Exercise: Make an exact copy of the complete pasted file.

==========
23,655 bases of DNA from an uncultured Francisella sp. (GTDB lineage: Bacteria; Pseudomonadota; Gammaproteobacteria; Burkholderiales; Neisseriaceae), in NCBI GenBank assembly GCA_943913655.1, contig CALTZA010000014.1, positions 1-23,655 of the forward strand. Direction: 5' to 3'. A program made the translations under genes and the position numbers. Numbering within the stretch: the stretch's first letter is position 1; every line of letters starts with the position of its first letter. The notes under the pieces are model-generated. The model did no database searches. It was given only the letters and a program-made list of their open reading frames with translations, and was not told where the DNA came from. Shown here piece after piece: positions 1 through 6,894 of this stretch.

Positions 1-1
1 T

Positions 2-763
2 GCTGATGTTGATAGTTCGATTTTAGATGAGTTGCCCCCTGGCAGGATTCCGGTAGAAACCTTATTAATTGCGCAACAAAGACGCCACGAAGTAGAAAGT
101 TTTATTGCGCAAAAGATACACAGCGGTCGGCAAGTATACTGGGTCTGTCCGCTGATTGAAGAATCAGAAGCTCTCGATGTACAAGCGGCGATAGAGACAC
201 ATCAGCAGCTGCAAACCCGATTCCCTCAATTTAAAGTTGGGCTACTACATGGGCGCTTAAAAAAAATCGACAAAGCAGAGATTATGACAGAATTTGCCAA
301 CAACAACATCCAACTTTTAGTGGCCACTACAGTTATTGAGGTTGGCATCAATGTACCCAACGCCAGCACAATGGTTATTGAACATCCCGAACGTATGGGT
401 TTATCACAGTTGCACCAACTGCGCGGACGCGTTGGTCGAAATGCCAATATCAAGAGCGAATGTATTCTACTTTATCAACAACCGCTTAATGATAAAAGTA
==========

23,655 bases of DNA from an uncultured Francisella sp. (GTDB lineage: Bacteria; Pseudomonadota; Gammaproteobacteria; Burkholderiales; Neisseriaceae), in NCBI GenBank assembly GCA_943913655.1, contig CALTZA010000014.1, positions 1-23,655 of the forward strand. Direction: 5' to 3'. A program made the translations under genes and the position numbers. Numbering within the stretch: the stretch's first letter is position 1; every line of letters starts with the position of its first letter. The notes under the pieces are model-generated. The model did no database searches. It was given only the letters and a program-made list of their open reading frames with translations, and was not told where the DNA came from. Shown here piece after piece: positions 1 through 6,894 of this stretch.

Positions 1-1
1 T

Positions 2-763
2 GCTGATGTTGATAGTTCGATTTTAGATGAGTTGCCCCCTGGCAGGATTCCGGTAGAAACCTTATTAATTGCGCAACAAAGACGCCACGAAGTAGAAAGT
101 TTTATTGCGCAAAAGATACACAGCGGTCGGCAAGTATACTGGGTCTGTCCGCTGATTGAAGAATCAGAAGCTCTCGATGTACAAGCGGCGATAGAGACAC
201 ATCAGCAGCTGCAAACCCGATTCCCTCAATTTAAAGTTGGGCTACTACATGGGCGCTTAAAAAAAATCGACAAAGCAGAGATTATGACAGAATTTGCCAA
301 CAACAACATCCAACTTTTAGTGGCCACTACAGTTATTGAGGTTGGCATCAATGTACCCAACGCCAGCACAATGGTTATTGAACATCCCGAACGTATGGGT
401 TTATCACAGTTGCACCAACTGCGCGGACGCGTTGGTCGAAATGCCAATATCAAGAGCGAATGTATTCTACTTTATCAACAACCGCTTAATGATAAAAGTA